Tanana Chiefs Conference coordinates Interior Alaska distribution of COVID-19 vaccine

Published: Feb. 12, 2021 at 4:18 PM AKST
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FAIRBANKS, Alaska (KTVF) -The Tanana Chiefs Conference (TCC) is working to vaccinate as many eligible members and village residents as possible, and have so far achieved close to 6000 confirmed vaccinations.

TCC Senior Medical Officer Alisa Alexander provided a breakdown of TCC’s process for COVID-19 vaccine distribution. “We’ve worked really hard to get as many vaccines out as we can - both in Fairbanks, but also in all the villages that we serve.”

Dr. Alexander and the Tanana Chiefs Conference are coordinating the distribution of COVID-19 vaccine throughout the Interior Alaska Native community.

“What we’ve been doing is chartering flights out to all of the villages. We try to vaccinate anywhere between 80 to 100 people on one day, and try to capture as many people as we can during that time. We’ll send out subsequent charters to do more doses of the vaccine,” said Dr. Alexander.

The distribution process begins in Fairbanks where TCC has an ultra cold freezer which is required to store vaccine over long periods of time. Dr. Alexander told us, “They’ll pick up their storage containers. Once it’s out of the freezer, it has to be used that day. So that’s a really critical step.”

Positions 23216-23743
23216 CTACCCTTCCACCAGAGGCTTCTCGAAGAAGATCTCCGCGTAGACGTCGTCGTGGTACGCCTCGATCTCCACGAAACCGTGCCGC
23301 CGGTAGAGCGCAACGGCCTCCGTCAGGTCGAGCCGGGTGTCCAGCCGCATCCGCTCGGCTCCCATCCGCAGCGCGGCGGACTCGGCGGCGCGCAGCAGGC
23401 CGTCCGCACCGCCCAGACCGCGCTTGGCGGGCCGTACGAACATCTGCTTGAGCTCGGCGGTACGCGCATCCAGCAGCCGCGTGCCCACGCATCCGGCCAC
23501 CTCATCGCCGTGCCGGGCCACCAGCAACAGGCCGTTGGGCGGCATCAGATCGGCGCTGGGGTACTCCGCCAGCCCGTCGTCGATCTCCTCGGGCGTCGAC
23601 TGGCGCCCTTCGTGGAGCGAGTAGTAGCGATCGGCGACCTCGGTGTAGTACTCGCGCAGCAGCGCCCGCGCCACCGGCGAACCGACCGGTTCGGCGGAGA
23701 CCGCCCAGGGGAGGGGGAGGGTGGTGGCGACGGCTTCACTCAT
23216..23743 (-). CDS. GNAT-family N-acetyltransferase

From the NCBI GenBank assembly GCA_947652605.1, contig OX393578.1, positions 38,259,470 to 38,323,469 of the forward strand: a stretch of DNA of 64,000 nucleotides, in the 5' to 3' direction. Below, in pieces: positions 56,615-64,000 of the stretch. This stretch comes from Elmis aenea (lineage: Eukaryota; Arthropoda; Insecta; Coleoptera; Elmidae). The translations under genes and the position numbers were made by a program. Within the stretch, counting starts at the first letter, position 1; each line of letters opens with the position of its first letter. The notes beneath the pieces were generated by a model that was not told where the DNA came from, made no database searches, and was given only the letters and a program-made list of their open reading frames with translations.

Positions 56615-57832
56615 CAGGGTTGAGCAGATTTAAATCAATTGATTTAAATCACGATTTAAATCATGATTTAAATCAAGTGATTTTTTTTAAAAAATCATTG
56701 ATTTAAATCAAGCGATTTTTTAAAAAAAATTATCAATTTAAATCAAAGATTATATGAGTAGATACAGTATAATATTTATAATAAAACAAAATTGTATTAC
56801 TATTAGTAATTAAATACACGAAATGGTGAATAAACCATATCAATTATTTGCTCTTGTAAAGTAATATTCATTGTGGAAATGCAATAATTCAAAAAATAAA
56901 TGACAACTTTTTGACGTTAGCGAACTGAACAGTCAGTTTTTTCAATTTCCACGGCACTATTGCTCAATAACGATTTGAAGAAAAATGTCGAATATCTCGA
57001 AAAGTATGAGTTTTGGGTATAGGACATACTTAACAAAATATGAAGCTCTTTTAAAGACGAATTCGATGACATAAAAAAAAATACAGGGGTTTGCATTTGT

To make sure no doses are going to waste, TCC’s distribution team carefully tracks how many vials are removed from deep freeze, how many doses are in each vial, and how many patients are waiting on the other side. “We’re really lucky, because we have both a state allocation of vaccine, and an IHS (Indian Health Service) allocation of vaccine. So we’ve been able to quickly open up to more age groups, and reach out to more community members to try and fill those appointments,” said Dr. Alexander.

In Fairbanks, TCC has been able to supply the vaccine to as many as 200 people a day. At that rate, not all the available appointments were filled, and TCC was able to include members in the age range of 16 and up for Pfizer vaccination. Dr. Alexander explained, “We do want to address, ‘How come we have people that aren’t coming in to get vaccinated?’ Because we know that there’s a population of people so far that aren’t coming in., which is why we haven’t been able to fill those appointments.”

According to Dr. Alexander, TCC will focus on educating people about the safety and efficacy of the COVID-19 vaccines in order to bring more people in for appointments and improve the safety of local communities.

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